Igherm: ber. See Agadir
Ismael: (Mulay) Moroccan sultan (1672-1727); See CAIDALISM
Kharejite, Kharejisme : ar .In a very simplified way , Kharejisme originates from the struggle for power ( following the death of the prophet Muhammad) between various factions. Amongst these, those on Ali’s side ( fourth and last caliph, son in law of the Prophet) who were known afterwards by the name of Shiites, on the one hand and on the other, those on Moawiyya’s side (Governor of Syria) the Sunnis supported by Aisha (young widow of the prophet). One of the points of disagreement was to know whether the murder of the third caliph (Othmane predecessor of Ali) was licit (which would have absolved the murderers ) or whether the perpetrators of this homicide (whom Ali was accused of protecting ) were to be punished .The disagreement degenerated into an armed battle ( Siffin 657) which came to an end when the two sides decided to bring the case before a jury. A minority of those on Ali’s side rejected this peaceful solution calling for the continuation of the fight. They were the Kharejites (the exiting ones from the Arab: kharaja which means : to exit) . The kharejites have had many followers amongst the Berbers because of their spirit of independence and their constant rebellion against the established power . see ZAOUIAS AND MARABOUTS.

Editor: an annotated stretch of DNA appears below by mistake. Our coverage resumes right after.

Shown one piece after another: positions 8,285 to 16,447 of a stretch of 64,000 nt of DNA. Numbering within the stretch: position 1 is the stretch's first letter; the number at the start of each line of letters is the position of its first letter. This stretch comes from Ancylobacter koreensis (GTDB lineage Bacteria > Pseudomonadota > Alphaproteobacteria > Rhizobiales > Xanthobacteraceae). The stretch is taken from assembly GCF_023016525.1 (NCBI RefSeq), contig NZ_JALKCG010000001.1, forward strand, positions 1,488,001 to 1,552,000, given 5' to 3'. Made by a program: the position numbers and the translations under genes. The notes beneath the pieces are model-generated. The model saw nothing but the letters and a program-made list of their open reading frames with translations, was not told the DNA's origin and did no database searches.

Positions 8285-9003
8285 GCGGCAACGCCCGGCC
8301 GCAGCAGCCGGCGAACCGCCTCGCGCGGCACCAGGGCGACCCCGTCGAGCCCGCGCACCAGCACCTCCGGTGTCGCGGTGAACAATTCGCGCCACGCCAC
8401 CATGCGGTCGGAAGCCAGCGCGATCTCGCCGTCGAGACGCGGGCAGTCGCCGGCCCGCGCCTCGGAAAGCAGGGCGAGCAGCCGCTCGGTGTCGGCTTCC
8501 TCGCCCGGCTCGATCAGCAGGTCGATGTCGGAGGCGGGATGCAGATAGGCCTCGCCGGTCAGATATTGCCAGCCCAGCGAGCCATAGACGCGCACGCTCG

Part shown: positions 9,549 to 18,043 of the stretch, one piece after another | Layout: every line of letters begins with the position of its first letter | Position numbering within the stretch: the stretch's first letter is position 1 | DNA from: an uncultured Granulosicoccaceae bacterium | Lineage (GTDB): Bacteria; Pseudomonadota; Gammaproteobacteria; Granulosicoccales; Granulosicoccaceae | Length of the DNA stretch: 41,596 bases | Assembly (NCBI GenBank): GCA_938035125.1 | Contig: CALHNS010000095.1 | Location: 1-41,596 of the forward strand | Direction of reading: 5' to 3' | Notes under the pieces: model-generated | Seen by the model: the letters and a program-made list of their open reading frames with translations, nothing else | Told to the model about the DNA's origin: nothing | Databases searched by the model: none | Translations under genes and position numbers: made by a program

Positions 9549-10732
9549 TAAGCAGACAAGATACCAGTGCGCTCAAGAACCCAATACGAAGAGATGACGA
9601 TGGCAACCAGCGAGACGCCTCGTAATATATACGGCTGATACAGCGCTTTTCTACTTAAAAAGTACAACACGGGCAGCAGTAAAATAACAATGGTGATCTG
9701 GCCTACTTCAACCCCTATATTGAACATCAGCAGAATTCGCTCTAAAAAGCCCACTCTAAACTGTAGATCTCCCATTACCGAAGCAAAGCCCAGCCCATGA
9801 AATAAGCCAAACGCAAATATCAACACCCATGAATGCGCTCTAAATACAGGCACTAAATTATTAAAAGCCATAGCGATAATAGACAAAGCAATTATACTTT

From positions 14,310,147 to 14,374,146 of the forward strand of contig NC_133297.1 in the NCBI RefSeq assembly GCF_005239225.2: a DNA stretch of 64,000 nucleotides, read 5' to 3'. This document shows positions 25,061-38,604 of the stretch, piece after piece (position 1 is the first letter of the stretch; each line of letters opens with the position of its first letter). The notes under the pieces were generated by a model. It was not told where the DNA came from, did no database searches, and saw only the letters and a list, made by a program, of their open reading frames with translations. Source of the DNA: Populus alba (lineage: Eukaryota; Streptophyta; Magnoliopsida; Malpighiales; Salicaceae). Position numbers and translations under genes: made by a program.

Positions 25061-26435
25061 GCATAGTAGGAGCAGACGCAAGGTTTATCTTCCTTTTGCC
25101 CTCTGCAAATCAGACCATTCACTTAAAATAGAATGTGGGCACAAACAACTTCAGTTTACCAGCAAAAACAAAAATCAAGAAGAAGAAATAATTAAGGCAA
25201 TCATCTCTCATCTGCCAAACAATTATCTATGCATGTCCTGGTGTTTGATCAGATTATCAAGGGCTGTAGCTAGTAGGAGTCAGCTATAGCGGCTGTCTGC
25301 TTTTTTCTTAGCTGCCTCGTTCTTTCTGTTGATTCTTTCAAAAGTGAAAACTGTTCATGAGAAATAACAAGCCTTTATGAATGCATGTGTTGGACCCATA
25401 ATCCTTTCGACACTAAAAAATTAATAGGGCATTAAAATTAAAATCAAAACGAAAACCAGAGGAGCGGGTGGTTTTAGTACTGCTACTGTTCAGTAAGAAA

Lag Baomer: heb. A mourning 40 day period to celebrate the Destruction of the Temple. It is during this period that pilgrimage to the Jewish popular saints of Morocco take place see: HAIM BEN DIWAN
Makhzen: ar. Precolonial maroccan Regime ; see CAIDALISM